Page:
Probing Temperature and Size Dependence of Hygroscopic Properties of Atmospheric Aerosols using ATR-IR Spectroscopy
YONG LIU, Mark dela Rosa, Dong Fu
University of Colorado Denver
Abstract Number: 191
Preference: Platform Presentation
Last modified: April 28, 2010
Working Group: Aerosols, Clouds, and Climate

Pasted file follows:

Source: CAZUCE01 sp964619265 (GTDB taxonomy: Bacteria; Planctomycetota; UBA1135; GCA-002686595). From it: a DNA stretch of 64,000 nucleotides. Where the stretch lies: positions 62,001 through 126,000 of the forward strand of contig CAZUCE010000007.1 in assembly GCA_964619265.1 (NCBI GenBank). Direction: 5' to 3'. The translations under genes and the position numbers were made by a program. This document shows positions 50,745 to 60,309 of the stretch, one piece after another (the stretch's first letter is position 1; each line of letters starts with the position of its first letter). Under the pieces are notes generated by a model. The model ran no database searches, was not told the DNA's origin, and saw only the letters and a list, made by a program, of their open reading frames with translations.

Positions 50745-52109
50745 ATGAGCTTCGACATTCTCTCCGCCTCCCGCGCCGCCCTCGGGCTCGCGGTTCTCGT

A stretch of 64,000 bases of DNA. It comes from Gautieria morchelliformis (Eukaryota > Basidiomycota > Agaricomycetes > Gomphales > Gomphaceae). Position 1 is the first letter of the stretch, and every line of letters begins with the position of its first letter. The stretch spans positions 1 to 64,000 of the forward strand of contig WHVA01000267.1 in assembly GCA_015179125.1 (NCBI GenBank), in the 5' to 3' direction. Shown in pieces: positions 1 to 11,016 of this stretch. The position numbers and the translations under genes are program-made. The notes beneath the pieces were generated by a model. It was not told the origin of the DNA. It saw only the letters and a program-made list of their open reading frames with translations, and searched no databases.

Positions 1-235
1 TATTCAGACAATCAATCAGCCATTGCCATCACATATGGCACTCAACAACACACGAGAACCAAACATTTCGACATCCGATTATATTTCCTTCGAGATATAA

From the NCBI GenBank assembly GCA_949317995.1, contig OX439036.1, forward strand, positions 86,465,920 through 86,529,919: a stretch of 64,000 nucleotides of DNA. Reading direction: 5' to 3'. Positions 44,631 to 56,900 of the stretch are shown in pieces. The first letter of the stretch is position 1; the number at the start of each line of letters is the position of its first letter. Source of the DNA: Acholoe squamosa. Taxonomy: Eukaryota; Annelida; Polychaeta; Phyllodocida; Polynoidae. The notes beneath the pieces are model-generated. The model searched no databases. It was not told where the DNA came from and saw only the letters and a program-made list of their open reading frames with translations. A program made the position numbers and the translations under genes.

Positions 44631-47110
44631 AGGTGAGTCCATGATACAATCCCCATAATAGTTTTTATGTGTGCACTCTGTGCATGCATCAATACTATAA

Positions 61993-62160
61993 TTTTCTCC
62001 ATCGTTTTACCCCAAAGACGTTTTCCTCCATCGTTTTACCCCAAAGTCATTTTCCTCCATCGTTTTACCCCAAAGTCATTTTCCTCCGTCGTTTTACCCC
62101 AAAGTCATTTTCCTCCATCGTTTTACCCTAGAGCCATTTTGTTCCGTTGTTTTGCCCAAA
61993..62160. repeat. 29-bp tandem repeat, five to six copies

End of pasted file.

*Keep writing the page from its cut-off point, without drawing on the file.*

Phase and hygroscopic properties of atmospheric particles affect global radiation budget and atmospheric composition by changing light scattering and absorption abilities and reactivity of aerosols. Atmospheric aerosols have typical diameters ranging over four orders of magnitude, from a few nanometers to a few tens of micrometers. Likewise, temperature in the troposphere spans nearly 80 degrees from 217K in the tropopause to close to room temperature at sea level. At present, our knowledge about temperature and size effects on hygroscopic properties including deliquescence, efflorescence and hygroscopic growth of aerosols is fairly limited. In this work, hygroscopic properties of aerosols and their temperature and size dependences were investigated using a newly developed environmentally controlled flow reactor coupled to ATR-IR spectrometer. Substrate deposited and size selected water soluble inorganic and organic particles of atmospheric importance, such as NaCl, NaNO$_3, (NH$_4)$_2SO4, Ca(NO$_3)$_2 and CH$_3COONa etc, were used in the present case study to demonstrate feasibility of the approach. The deliquescence relative humidities (DRH) and efflorescence relative humidities (ERH) of aforementioned particles were determined by integration of absorbance of H$_2O bands from infrared spectra. Water to solute molar ratios of hydrating and dehydrating particles were quantified by comparing the integrated absorbances of H2O band and corresponding infrared active bands (e.g. NO$_3$^-, SO$_4$^-) based on measured cross section values. Our DRH, ERH and hygroscopic growth data are in good agreement with previously reported data. Studies of temperature and size effects on hygroscopic properties of aerosols show they are dependent on the compositions. Results here have demonstrated a new approach which is capable of providing improved aerosol hygroscopic data for our current atmospheric models.